I tend to start on this topic by reminding everyone that journalists of large media outlets have admitted they have been deliberately trying to manipulate attitudes on the pandemic and our responses to it. In itself, that is wrong and means that the potential for reasonable conversations about policy options for public health are impaired. It means that if you have not looked into things for yourself, and sought opinions from expert epidemiologists, immunologists, and vaccinologists who do not work as spokespersons for government, ministries and related professional bodies (i.e. the medical establishment), then you are misinformed. I don’t mean to be impolite – and some people can be thankful for being informed they are misinformed. But it is worse than that. The misinformation has targeted your values and morals to manipulate not only your thoughts but your feelings about this issue – because that is what professionals in persuasion techniques do, and they have been advising the authorities and media. If you come on my course in June you would learn about how these ‘dark arts’ weaponize moral psychology to manipulate us, and the complicated issues that arise for those of us who want to communicate powerfully at times but abhor manipulation. I also give examples in my writings on Covid, which I will link to below.

My view is that the orthodox agenda was overly influenced by pharmaceutical companies and a managerialist ideology which meant societies did not first focus on how to empower each other to take responsible decisions. For instance, people in precarious working arrangements were commuting to work despite being symptomatic, because otherwise they would not get paid or risk their employment. As the months passed and media became nastier about open discussion and governments became oppressive about personal health choices, I grew more uncomfortable. Then, as roughly about half the people I knew in either the environmental fields or Deep Adaptation communities seemed to begin dehumanizing people and supporting the removal of their human rights, I decided to share my ideas on an alternative approach. In October, I explained why a more citizens-based approach to the pandemic is sensible and some of what it could involve. It was very close to the ideas of the Great Barrington Declaration, but with more attention to workers’ rights. If you are interested in contrarian views that are neither conspiracy nor hard right, then I list my series of writings on the topic here. In one of my essays, I explain how the reaction to Covid can be regarded as a step towards societal breakdown, and thus clearly a topic for Deep Adaptation. If you prefer videos, then I recommend my recorded presentation to an African audience, that summarises my views on what we could learn from how Africa has been the world’s leader in avoiding public health harm from pandemic.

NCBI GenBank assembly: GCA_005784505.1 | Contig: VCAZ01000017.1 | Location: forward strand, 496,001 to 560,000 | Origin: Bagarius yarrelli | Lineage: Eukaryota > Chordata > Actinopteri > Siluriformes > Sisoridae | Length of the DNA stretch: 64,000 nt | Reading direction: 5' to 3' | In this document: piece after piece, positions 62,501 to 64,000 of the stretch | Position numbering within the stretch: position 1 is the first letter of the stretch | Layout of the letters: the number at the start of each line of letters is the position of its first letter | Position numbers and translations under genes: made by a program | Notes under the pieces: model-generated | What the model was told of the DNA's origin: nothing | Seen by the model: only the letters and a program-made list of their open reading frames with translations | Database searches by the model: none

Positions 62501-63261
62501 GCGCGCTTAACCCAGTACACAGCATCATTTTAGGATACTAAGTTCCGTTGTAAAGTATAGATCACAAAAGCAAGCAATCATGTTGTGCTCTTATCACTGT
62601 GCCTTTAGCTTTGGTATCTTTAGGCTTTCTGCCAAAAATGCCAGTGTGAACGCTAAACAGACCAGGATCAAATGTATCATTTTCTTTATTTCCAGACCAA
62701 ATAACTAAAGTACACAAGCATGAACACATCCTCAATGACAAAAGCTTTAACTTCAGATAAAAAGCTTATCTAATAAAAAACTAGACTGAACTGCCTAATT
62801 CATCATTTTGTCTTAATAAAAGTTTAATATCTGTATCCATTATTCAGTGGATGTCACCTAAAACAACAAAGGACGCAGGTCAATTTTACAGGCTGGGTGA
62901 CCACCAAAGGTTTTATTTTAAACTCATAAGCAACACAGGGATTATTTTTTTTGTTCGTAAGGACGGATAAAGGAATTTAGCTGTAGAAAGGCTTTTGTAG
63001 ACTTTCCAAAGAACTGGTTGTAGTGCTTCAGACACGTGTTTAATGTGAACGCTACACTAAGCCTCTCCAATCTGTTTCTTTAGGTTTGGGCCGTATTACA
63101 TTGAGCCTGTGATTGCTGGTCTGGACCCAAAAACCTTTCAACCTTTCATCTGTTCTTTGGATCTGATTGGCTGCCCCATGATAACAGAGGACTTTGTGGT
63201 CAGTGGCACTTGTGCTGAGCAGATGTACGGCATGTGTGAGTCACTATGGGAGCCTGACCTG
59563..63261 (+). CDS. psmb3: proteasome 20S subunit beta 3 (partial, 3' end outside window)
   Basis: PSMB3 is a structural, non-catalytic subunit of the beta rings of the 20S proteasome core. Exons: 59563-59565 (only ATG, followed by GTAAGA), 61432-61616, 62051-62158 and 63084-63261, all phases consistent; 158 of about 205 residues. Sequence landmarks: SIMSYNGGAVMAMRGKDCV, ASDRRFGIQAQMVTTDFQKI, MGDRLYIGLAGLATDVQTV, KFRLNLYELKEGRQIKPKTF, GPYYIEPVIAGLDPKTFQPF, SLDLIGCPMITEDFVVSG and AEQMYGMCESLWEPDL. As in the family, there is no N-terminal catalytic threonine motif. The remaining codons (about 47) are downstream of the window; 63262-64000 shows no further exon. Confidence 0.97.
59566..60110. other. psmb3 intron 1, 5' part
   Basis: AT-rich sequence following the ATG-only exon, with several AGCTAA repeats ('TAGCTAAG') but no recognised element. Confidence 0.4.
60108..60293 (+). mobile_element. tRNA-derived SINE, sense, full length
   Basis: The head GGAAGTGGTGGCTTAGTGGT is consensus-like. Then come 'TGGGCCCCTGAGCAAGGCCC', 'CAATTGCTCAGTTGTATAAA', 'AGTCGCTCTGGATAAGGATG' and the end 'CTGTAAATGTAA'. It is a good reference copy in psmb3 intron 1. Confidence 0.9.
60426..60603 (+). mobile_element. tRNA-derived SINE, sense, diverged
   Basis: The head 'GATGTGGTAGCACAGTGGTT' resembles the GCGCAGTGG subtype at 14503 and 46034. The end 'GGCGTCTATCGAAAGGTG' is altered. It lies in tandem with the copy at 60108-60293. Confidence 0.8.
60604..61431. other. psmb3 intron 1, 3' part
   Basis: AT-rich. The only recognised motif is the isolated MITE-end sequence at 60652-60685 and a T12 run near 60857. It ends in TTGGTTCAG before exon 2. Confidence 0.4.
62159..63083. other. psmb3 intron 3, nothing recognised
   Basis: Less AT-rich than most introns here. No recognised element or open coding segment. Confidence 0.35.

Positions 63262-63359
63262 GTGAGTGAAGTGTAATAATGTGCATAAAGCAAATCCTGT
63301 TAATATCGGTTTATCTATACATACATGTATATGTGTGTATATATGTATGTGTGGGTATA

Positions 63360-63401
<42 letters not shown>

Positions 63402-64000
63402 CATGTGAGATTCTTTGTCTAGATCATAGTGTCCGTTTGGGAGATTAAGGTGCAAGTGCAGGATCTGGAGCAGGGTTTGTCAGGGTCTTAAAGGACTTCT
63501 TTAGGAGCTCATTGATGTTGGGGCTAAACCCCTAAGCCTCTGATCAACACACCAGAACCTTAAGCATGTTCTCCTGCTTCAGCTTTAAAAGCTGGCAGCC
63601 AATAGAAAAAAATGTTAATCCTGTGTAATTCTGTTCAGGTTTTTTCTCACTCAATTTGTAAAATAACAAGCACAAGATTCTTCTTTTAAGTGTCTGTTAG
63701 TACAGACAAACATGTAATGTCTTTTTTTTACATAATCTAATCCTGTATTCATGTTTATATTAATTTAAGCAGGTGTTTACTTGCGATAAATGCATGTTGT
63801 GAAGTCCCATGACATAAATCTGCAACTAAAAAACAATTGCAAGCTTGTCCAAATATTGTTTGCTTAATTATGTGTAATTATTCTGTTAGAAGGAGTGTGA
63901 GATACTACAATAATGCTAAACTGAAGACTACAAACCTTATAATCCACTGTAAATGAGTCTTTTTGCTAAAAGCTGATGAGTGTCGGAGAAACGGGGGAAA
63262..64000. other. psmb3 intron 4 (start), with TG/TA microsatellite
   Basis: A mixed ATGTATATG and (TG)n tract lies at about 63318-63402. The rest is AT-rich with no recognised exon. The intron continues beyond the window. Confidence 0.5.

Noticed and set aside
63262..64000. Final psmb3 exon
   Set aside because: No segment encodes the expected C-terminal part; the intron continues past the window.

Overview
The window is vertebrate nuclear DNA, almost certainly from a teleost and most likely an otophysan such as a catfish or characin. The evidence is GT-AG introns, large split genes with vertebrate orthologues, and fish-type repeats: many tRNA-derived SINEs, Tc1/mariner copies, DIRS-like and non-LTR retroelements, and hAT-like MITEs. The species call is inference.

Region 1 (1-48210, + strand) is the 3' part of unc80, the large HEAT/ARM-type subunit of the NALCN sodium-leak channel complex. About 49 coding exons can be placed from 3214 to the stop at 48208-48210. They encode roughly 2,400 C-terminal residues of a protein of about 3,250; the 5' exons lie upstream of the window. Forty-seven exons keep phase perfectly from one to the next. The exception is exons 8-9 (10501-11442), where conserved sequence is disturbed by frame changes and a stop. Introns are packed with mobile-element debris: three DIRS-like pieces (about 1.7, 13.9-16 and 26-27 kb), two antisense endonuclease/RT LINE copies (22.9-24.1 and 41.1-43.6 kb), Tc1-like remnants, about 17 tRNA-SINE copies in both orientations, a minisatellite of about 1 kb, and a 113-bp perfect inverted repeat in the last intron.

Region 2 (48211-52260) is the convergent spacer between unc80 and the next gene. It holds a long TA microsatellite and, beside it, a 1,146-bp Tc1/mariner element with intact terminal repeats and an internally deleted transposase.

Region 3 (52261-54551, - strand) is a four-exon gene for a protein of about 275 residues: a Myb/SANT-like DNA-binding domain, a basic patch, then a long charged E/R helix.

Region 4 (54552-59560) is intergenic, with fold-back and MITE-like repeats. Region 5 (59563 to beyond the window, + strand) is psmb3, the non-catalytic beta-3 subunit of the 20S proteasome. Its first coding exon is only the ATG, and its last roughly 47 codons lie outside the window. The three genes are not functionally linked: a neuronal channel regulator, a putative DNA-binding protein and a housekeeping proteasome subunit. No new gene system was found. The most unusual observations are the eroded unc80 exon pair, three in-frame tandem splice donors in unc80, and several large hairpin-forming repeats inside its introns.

Given how confident the followers of the orthodoxy are that they are intellectually and morally correct, I knew that sharing my ideas would generate a painful backlash. Despite that backlash, I know I am lucky not to have experienced the kind of medical aggression from family members, neighbours, shopkeepers and employers, that so many people have experienced due to their personal health decisions and views. That medical aggression was even a contributing factor to someone I know committing suicide. Therefore, I helped to launch a network of support circles called Freedom To Care, which are free to join if you have been experiencing difficult because of not agreeing with the orthodoxy of the pandemic. Ironically, or tragically, some people have prevented information about these emotional support circles reaching people in the networks they support. And so I am mentioning them here in my personal newsletter.